This morning, my Costa Rica blogger friend (meaning I’ve never laid eyes on her but we chat like we are best friends), Erin, wrote about speaking Span-glish. Which newbie expats do A LOT! I love going to a restaurant where the waiter is practicing his English and we are practicing our Spanish. There’s an interesting conversation. A bi-lingual conversation with both of us struggling for words, helping each other out. Fun!

Hal has been volunteering at a local not-for-profit English school. Speaking English is the number one way a tico can get a better job. Beginning speakers of English really want to practice with native speakers and don’t get that much opportunity. So when I’m out and about now or on the phone with a local, I ask if s/he speaks English. Mostly I get no (which in my "I love this country" persona, pleases me. We haven’t ruined them yet.) Plus I get to practice my Spanish.

But, when I get yes or poco a poco [a little] or mas o menos [more or less], I speak English so they can practice. Like Erin, I don’t like seeing menus in English, signs in English, prices in dollars. Because usually it means prices are higher, they are catering to gringos. But I sure do understand wanting to earn a decent wage and living a more comfortable life. In Costa Rica, that requires speaking English.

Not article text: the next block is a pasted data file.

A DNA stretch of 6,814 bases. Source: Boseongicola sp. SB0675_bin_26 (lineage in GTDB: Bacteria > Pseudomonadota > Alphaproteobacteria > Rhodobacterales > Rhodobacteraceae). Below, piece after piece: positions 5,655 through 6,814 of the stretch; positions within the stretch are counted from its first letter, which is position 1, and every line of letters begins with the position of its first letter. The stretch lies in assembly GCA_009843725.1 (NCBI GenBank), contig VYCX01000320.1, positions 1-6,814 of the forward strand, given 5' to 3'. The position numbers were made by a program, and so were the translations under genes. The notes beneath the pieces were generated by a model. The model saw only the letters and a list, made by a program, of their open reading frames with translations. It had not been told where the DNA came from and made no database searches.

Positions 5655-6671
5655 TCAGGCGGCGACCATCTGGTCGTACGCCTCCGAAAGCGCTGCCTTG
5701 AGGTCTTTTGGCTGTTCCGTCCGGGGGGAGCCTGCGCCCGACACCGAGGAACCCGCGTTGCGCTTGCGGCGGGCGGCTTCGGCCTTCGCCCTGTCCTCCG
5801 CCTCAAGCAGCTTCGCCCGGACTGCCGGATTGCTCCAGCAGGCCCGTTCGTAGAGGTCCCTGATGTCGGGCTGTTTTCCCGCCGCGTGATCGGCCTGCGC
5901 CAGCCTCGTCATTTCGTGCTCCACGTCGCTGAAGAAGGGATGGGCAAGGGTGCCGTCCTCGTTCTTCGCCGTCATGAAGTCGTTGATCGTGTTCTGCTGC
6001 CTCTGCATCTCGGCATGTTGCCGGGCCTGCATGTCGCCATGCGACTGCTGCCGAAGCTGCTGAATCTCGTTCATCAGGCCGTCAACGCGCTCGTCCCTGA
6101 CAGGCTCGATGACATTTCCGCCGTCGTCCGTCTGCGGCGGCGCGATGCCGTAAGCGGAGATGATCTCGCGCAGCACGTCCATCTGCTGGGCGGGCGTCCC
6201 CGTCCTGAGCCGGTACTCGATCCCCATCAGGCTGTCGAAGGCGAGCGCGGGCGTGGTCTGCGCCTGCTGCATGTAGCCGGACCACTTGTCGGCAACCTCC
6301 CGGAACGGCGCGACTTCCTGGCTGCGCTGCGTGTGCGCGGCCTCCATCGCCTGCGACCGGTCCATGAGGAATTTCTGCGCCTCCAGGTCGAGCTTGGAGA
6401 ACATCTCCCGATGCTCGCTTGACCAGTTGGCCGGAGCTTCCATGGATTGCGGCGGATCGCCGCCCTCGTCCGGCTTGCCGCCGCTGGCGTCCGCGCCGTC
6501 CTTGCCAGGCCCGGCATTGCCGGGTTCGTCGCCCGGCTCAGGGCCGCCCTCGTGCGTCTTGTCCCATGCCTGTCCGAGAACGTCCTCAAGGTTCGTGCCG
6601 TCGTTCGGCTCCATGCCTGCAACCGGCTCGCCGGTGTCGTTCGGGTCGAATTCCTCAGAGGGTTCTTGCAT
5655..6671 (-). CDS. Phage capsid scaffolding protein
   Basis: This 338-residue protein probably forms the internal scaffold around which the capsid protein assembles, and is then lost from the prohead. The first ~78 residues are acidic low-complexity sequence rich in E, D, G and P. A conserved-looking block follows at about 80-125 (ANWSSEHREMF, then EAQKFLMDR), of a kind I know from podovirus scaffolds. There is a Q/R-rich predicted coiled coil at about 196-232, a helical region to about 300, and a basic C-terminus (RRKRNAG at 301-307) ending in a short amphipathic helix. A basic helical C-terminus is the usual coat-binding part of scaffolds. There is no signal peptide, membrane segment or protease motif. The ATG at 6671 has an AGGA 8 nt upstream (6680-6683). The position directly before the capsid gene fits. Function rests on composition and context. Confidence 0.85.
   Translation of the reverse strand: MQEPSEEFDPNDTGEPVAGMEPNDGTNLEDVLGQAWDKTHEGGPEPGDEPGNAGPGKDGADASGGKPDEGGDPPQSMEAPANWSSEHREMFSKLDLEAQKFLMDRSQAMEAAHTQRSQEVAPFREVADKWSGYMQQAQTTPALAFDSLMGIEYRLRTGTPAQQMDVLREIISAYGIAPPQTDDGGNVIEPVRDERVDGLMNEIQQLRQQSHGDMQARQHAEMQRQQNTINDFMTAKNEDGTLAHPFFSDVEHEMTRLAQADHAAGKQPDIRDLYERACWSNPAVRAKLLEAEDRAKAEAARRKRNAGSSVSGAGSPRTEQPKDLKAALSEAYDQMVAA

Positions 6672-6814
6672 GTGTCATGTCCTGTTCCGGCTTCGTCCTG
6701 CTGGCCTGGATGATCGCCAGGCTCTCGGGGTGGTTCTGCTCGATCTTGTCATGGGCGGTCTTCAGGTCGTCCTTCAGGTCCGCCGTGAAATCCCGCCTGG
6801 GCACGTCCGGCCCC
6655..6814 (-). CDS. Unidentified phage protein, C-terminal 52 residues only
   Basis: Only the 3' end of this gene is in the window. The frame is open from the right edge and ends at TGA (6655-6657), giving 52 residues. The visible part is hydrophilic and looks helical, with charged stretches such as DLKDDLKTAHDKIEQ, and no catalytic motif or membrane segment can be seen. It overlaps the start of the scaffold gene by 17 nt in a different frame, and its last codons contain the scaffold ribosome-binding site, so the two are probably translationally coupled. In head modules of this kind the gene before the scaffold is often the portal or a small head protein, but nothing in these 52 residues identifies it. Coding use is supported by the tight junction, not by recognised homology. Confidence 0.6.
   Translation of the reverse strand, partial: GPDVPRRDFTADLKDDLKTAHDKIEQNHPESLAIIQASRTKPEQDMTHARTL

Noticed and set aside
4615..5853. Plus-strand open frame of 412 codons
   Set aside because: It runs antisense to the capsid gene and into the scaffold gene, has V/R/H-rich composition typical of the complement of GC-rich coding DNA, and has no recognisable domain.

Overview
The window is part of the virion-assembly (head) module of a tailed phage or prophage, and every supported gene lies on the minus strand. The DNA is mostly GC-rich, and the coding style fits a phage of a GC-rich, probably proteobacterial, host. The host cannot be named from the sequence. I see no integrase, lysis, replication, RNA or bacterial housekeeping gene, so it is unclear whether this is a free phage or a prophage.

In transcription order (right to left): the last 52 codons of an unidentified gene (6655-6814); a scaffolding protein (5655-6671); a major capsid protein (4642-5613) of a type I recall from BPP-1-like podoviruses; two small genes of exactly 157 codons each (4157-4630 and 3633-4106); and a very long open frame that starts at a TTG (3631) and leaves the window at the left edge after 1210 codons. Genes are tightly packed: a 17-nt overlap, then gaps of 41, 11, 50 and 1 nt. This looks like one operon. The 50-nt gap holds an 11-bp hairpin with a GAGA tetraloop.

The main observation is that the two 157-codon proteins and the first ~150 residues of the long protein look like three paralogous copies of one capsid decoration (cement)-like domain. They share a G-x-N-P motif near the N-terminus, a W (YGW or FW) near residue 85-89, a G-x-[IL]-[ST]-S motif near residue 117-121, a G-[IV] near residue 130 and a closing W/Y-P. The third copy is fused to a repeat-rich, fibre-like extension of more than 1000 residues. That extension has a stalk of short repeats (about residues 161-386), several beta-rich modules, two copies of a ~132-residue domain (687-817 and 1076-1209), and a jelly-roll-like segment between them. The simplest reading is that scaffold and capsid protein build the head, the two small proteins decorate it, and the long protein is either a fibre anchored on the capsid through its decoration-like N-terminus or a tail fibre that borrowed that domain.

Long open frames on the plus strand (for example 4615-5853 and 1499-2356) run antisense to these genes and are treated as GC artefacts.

Hal has hired a tutor to come to our house 6 hours a week, starting next week. We are all sick of getting half the conversation and struggling in every conversation!!! You put off the simplest things because you know it will be twice as difficult to manage. And we are so close to being able to speak decent Spanish (the boys are so far beyond us, it’s crazy). Still far from fluent, por supuesto [of course], pero mucho mejor que hace un año [but much better than a year ago]!

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